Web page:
I watched the Miss Tehama County competition last night at the Tehama District Fair. Six young -- young -- women answered questions and demonstrated talent and poise on an outdoor stage right on the fair's midway, supported by friends and family and a host of onlookers.
And I puddled right up as they came out, one by one, escorted by their fathers or family friends.
They are so beautiful, each of them, in their youth, their optimism, their courage, their hopefulness. They are the up-and-comers, the next generation, the ones who, in another couple of decades, will be the lawmakers, the parents, the CEOs, the cornerstones of the business world.
Maybe that makes me officially "old." But I can see this passage of time so clearly, almost physically feel it move from my generation to theirs.
I remember feeling that way when I was young, like there wasn't anything I couldn't do if I wanted to do it. I remember a time when my hair wasn't grey, my face was unlined, nothing hurt, my muscles were stretchable and lithe and strong, when life was full of possibilities, and I could pick from everything.
I don't think I really understood my potential then. And I'm not sure I ever reached it, the highest I might achieve, looking back at my life now.
Maybe that is the source of the tears: both the beauty of youth and the yet untapped potential each holds within herself, and the understanding now that we have all these choices available to us in our youth and that we ourselves are responsible for determining our own destiny as we choose, as we act over the years.
It's not that I don't still have choices and options and potential: I know I do until I take my last breath. But I had no real idea how much power I did have back then; I'm not sure any of us do until much later in life when we have made the choices that have determined our futures.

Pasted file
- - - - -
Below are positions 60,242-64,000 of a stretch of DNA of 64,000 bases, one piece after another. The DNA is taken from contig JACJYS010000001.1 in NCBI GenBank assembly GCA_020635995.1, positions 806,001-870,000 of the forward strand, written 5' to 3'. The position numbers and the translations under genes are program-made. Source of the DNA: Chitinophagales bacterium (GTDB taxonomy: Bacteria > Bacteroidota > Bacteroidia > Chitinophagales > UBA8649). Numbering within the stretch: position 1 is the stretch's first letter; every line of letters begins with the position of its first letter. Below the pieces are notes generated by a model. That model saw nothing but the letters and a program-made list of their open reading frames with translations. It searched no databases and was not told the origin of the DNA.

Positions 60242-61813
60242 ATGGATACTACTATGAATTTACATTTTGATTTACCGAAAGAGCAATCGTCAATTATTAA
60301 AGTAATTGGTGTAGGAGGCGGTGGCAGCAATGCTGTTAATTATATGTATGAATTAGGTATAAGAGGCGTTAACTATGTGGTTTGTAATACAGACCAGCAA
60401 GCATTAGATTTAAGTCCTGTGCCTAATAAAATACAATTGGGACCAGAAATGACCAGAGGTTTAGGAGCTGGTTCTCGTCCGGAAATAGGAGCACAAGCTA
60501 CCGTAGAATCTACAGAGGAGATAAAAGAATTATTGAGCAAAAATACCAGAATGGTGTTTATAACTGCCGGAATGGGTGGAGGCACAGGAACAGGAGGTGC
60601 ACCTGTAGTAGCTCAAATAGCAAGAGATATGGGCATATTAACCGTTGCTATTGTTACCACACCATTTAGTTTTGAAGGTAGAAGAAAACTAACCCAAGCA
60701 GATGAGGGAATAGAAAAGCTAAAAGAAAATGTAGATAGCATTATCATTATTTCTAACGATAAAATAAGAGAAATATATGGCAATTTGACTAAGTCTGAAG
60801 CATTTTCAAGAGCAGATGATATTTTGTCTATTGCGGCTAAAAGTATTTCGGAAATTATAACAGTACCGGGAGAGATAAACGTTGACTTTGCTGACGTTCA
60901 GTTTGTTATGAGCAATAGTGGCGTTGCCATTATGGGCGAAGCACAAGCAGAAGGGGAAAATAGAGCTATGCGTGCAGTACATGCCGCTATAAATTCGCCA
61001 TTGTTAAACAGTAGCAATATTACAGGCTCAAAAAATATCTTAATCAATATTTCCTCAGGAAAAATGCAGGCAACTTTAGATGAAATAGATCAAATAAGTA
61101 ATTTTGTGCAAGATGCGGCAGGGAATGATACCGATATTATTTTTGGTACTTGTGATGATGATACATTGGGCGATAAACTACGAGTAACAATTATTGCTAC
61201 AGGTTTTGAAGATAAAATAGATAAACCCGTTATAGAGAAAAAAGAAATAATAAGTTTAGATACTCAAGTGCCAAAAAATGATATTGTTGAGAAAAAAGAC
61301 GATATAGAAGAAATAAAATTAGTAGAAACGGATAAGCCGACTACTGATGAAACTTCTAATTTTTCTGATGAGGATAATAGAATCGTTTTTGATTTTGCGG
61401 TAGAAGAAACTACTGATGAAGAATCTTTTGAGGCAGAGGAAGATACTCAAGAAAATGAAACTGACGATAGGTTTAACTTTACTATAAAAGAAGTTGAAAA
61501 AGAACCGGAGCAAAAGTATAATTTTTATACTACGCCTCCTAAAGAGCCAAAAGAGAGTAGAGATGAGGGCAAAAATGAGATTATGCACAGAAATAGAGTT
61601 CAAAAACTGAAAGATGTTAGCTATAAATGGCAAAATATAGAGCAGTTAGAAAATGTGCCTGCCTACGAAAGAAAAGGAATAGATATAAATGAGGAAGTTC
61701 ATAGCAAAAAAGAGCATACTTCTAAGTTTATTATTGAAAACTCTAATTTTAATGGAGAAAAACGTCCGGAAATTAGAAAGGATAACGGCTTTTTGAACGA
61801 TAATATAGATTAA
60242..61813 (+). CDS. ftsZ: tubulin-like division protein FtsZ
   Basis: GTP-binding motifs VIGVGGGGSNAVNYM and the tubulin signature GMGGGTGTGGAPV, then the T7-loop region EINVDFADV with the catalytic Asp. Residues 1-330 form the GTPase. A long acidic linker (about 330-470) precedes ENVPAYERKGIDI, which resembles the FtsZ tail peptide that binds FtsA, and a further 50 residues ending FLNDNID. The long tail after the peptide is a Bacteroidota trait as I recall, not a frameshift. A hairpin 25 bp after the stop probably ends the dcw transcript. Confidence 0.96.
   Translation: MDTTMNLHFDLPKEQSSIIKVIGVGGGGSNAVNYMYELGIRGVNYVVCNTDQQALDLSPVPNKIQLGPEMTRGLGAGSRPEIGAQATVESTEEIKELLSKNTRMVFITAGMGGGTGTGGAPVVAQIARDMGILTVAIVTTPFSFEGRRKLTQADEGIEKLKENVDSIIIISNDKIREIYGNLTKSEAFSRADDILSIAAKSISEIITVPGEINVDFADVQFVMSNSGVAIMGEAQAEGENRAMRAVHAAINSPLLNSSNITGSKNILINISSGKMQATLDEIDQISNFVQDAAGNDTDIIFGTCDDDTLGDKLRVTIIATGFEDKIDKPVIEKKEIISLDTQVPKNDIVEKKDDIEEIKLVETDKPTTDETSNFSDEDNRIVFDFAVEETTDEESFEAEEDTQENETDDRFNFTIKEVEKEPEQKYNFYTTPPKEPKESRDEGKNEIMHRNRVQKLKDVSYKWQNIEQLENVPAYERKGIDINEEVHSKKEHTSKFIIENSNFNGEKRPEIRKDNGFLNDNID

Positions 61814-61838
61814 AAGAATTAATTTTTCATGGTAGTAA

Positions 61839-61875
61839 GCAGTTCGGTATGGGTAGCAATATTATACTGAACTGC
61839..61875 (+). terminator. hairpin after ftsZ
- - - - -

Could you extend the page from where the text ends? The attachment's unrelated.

Perhaps it is always that way: the older generation realizes what a gift the younger generation has in front of them, but young seldom listens with to old with any real comprehension of what we're trying to say. And the curse of the older generation is that we have this knowledge within us, but it is rarely recognized for the insight that it is.
I'm sure I'll continue to puddle up at weddings and graduations as I grow older. And I hope I will gain wisdom and more insight along with the years. And what I truly hope is that somehow I will be able to communicate that through my words so that someone, some time, will understand what a gift youth is, what an incredible opportunity we have in time, what thoughtful care we should take in making our choices and decisions. And how we always have second chances, even when we find them hard to see.